# Week 4 Lecture: Paired-Sample Hypothesis Tests (Chapter 9

Week 4 Lecture: Paired-Sample Hypothesis Tests (Chapter 9)
The two-sample procedures described last week only apply when the two samples are
independent. However, you may want to perform a hypothesis tests to data that are related.
Some examples of related (non-independent) data include: “before and after”, “observed vs.
predicted”, “right vs. left”, identical twins, etc. Pairing is a good idea when you expect greater
variation between the pairs when compared to variation within a pair.
Testing Mean Difference
In a similar fashion to the two-tailed hypotheses from last week, we can define a mean
population difference, &micro;d, as &micro;1 – &micro;2, a test the null hypothesis:
Ho: &micro; d = 0
Ha: &micro; d ≠ 0
The test statistic for Ho is a t-statistic:
t=
d
,
sd
where d = mean difference and s d = standard error of the mean difference. Thus, the paired-
sample t-test is essentially a one-sample t-test. Note, however, that each observation in one
sample must be correlated to one and only one observation in the second sample. The pairedsample t-test does not have the normality and homogeneity of variances assumptions as with the
two-sample t-test, but it does assume that the differences are normally distributed.
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Example: We want to compare ground versus air-based temperature sensors to determine the
earth’s temperature, which is important for agricultural modeling, etc. Ground-based sensors are
expensive, and air-based (from satellites or air-planes) of infrared wavelengths may be biased.
We collected temperature data from ground and air-based sensors at ten locations, and we want
to test if they are different. We will test the following hypothesis:
Ho: &micro; d = 0
Ha: &micro; d ≠ 0
α = 0.05
d=
Location
Ground (oC)
Air (oC)
Difference (di)
1
46.9
47.3
-0.4
2
45.4
48.1
-2.7
3
36.3
37.9
-1.6
4
31.0
32.7
-1.7
5
24.7
26.2
-1.5
6
22.3
23.3
-1.0
7
49.8
50.2
-0.4
8
40.5
42.6
-2.1
9
37.7
39.4
-1.7
10
35.5
37.9
-2.4
− 15.5
= −1.55 oC
10
sd =
sd
n
=
0.7706
10
= 0.24 oC
2
t-statistic: t =
d − 1.55
=
= −6.458
sd
0.24
Critical Value: t α (2 ),ν = n −1 = t 0.05(2 ),9 = 2.262
Decision Rule: If t ≥ 2.262 , then reject Ho; otherwise, do not reject Ho.
Conclusion: Since − 6.458 &gt; 2.262 (P &lt; 0.001), reject Ho and conclude that the mean
difference between ground and air-based sensors at these ten locations is significantly different.
We can also test one-tailed hypotheses for the mean difference in a manner analogous to that of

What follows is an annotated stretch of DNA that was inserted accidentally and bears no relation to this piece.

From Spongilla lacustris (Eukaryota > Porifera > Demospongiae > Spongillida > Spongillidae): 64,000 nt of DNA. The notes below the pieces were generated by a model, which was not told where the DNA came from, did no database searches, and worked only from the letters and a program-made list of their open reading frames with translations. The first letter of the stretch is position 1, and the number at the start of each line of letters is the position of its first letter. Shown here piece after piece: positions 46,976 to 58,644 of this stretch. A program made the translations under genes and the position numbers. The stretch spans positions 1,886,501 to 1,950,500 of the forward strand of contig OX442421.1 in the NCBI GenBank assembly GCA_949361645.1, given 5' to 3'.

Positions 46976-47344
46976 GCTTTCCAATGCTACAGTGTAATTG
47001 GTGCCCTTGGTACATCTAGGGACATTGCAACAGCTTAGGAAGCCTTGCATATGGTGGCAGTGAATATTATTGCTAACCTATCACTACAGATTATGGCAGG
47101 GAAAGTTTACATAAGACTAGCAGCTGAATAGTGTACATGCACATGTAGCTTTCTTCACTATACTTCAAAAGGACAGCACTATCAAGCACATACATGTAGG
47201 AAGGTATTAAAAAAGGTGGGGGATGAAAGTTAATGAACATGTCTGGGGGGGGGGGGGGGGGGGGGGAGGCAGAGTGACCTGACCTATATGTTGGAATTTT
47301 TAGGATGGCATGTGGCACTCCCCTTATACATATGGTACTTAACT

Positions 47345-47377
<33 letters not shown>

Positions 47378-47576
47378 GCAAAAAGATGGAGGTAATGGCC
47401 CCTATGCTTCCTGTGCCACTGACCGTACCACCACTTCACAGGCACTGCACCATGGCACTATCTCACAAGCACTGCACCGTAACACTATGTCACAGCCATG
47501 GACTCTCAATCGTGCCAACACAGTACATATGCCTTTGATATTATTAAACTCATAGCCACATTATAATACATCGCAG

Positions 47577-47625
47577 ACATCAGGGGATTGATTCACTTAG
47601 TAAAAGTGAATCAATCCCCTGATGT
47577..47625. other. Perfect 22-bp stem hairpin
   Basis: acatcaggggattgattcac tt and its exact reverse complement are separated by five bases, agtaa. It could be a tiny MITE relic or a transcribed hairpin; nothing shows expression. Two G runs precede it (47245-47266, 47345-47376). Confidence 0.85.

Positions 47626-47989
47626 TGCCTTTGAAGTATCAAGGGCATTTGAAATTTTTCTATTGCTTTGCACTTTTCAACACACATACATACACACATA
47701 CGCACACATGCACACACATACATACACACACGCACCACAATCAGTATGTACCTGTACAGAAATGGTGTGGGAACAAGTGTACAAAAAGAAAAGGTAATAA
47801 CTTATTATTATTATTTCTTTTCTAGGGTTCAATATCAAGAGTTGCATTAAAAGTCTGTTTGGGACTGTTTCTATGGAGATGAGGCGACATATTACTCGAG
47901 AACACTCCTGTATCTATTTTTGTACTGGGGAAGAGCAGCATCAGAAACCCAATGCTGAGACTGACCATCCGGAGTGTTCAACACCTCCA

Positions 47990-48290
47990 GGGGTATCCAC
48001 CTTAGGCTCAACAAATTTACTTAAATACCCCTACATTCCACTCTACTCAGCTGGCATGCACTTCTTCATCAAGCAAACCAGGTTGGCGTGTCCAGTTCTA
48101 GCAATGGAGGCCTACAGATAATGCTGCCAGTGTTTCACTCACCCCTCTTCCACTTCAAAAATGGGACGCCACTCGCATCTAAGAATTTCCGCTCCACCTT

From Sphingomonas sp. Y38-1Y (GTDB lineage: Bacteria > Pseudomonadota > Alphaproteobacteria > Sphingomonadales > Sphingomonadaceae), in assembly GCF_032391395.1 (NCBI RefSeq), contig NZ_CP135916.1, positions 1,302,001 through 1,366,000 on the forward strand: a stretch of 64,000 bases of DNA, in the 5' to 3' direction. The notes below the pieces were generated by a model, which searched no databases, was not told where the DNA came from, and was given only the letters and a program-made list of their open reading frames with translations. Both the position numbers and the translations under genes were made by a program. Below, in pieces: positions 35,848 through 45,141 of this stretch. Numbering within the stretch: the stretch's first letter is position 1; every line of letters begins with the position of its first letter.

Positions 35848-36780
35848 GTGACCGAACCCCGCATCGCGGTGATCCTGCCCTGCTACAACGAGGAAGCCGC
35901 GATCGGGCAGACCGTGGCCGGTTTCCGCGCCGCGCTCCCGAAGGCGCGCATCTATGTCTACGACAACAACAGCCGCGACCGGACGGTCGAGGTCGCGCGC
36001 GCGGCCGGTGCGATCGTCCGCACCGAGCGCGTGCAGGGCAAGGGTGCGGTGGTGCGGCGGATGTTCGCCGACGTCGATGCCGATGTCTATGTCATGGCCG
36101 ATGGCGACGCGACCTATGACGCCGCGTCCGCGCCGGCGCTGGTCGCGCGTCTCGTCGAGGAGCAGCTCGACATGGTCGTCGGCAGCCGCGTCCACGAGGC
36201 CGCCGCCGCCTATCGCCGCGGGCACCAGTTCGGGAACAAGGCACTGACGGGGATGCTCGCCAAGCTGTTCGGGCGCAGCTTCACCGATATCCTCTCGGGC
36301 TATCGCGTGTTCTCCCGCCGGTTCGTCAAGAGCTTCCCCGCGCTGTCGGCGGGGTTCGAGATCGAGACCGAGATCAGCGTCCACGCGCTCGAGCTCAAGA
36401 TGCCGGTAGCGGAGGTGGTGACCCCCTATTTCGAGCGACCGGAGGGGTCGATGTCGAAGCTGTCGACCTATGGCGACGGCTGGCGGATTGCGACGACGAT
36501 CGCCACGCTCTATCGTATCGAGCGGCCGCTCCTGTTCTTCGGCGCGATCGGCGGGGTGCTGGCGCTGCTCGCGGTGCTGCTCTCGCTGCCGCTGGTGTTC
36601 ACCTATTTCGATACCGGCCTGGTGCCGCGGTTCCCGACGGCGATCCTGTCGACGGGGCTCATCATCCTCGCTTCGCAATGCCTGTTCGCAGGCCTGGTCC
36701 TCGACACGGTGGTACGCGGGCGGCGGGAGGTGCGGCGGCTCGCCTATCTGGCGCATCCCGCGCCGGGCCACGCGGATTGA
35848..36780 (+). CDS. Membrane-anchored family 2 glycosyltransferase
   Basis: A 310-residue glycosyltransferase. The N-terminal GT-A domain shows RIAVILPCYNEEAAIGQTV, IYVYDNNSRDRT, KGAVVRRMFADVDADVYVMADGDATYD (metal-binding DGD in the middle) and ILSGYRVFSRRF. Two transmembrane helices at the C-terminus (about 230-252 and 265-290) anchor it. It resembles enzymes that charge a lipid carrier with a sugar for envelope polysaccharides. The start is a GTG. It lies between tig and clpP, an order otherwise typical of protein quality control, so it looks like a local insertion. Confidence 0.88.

the two-sample t-test (see Zar p. 181) for an example.
Confidence Intervals for the Population Mean Difference
Just as we calculated confidence intervals in preceding chapters, we can also obtain confidence
intervals for the mean population difference: d &plusmn; t α (2 ),ν s d .
Example: Continuing with our earlier example of temperature sensors, we can obtain a 95%
confidence interval for the population mean difference:
− 1.55 &plusmn; (2.262)(0.24 ) ⇒ −1.55 &plusmn; 0.54 o C
We can also determine power of the test and necessary sample size for a specified level of
precision as we did for a one-sample t-test (chapter 7). Simply substitute d for X , and s d2 for s2.
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Wilcoxon Paired-Sample Test
This is the non-parametric analog of the paired t-test, also known as the “Wilcoxon PairedSample Test.” It is used for paired-sample testing with ordinal data. The procedure for this test
is:
1. Compute di for each pair
2. Rank d i ’s – the absolute values of the differences (assign tied ranks as before)
3. Calculate the sum of the ranks for: a) positive differences, and b) negative differences
4. Apply appropriate decision rule (critical values from Table B.12):
•
When Ho: Population 1 = Population 2 and Ha: Population 1 ≠ Population 2, and if
T+ or T− ≤ Tα (2 ),n , then reject Ho
•
When Ho: Population 1 ≤ Population 2 and Ha: Population 1 &gt; Population 2, and if
T− ≤ Tα (1),n , then reject Ho.
•
When Ho: Population 1 ≥ Population 2 and Ha: Population 1 &lt; Population 2, and if
T+ ≤ Tα (1),n , then reject Ho.
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•
Example: Let’s redo our previous example using the non-parametric test:
Ho: Ground − based sensors = Air − based sensors
Ha: Ground − based sensors ≠ Air − based sensors
α = 0.05
Location Ground (oC) Air (oC) Difference (di) Rank of d i
Signed Rank of d i
1
46.9
47.3
-0.4
1.5
-1.5
2
45.4
48.1
-2.7
10
-10
3
36.3
37.9
-1.6
5
-5
4
31.0
32.7
-1.7
6.5
-6.5
5
24.7
26.2
-1.5
4
-4
6
22.3
23.3
-1.0
3
-3
7
49.8
50.2
-0.4
1.5
-1.5
8
40.5
42.6
-2.1
8
-8
9
37.7
39.4
-1.7
6.5
-6.5
10
35.5
37.9
-2.4
9
-9
Sum of Ranks:
∑T
+
=0
∑T
−
= 55 .
Decision Rule: If T+ or T− ≤ T0.05(2 ),10 = 8 , then reject Ho; otherwise, do not reject Ho.
Conclusion: Since T+ = 0 &lt; 8 (P &lt; 0.005), reject Ho and conclude that the mean difference
between ground and air-based sensors at these five locations is significantly different.
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